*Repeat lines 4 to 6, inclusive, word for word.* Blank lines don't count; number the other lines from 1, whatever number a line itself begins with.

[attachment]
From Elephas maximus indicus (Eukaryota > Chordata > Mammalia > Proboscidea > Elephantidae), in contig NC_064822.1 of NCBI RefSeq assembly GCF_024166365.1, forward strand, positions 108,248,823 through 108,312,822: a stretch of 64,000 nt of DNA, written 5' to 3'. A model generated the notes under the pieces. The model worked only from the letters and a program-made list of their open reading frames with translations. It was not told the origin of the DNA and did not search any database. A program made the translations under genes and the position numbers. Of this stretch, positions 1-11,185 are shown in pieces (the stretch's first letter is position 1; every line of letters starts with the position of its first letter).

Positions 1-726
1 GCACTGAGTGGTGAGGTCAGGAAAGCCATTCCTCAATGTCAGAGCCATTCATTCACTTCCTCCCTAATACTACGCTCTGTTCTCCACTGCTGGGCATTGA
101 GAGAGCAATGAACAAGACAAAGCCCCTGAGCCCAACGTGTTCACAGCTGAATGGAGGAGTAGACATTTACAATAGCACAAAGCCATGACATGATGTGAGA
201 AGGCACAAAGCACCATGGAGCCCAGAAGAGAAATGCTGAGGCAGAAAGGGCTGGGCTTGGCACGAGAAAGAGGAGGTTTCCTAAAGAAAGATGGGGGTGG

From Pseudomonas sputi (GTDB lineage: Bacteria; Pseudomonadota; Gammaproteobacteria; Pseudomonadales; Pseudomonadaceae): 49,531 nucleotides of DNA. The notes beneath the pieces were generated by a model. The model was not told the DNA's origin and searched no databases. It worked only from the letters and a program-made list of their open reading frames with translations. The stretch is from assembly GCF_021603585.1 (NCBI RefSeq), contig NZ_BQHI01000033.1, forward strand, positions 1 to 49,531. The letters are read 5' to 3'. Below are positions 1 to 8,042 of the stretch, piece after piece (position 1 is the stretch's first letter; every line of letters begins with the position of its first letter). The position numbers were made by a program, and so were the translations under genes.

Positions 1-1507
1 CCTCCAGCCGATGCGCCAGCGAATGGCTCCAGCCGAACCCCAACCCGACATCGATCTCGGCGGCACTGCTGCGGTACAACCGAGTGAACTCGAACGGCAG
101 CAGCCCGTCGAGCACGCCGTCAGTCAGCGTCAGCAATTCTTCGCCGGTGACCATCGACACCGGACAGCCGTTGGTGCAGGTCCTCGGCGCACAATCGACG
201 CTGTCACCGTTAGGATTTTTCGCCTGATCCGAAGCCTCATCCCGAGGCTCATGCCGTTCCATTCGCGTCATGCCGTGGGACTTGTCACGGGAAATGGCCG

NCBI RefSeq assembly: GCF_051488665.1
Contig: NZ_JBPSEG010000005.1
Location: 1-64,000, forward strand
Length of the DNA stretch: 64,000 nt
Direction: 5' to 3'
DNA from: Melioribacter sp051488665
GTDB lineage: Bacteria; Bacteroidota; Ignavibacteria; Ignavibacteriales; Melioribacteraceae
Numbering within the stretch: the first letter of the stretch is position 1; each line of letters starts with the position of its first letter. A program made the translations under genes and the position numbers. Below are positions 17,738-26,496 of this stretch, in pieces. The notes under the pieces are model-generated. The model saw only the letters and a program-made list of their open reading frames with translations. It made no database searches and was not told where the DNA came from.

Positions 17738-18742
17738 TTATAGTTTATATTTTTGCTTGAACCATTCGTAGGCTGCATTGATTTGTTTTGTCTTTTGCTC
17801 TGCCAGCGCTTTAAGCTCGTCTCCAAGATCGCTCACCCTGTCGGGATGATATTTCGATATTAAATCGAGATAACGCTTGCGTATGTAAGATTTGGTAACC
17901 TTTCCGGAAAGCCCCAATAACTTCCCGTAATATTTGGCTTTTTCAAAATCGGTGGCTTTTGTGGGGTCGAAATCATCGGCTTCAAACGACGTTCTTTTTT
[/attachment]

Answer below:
101 GAGAGCAATGAACAAGACAAAGCCCCTGAGCCCAACGTGTTCACAGCTGAATGGAGGAGTAGACATTTACAATAGCACAAAGCCATGACATGATGTGAGA
201 AGGCACAAAGCACCATGGAGCCCAGAAGAGAAATGCTGAGGCAGAAAGGGCTGGGCTTGGCACGAGAAAGAGGAGGTTTCCTAAAGAAAGATGGGGGTGG

From Pseudomonas sputi (GTDB lineage: Bacteria; Pseudomonadota; Gammaproteobacteria; Pseudomonadales; Pseudomonadaceae): 49,531 nucleotides of DNA. The notes beneath the pieces were generated by a model. The model was not told the DNA's origin and searched no databases. It worked only from the letters and a program-made list of their open reading frames with translations. The stretch is from assembly GCF_021603585.1 (NCBI RefSeq), contig NZ_BQHI01000033.1, forward strand, positions 1 to 49,531. The letters are read 5' to 3'. Below are positions 1 to 8,042 of the stretch, piece after piece (position 1 is the stretch's first letter; every line of letters begins with the position of its first letter). The position numbers were made by a program, and so were the translations under genes.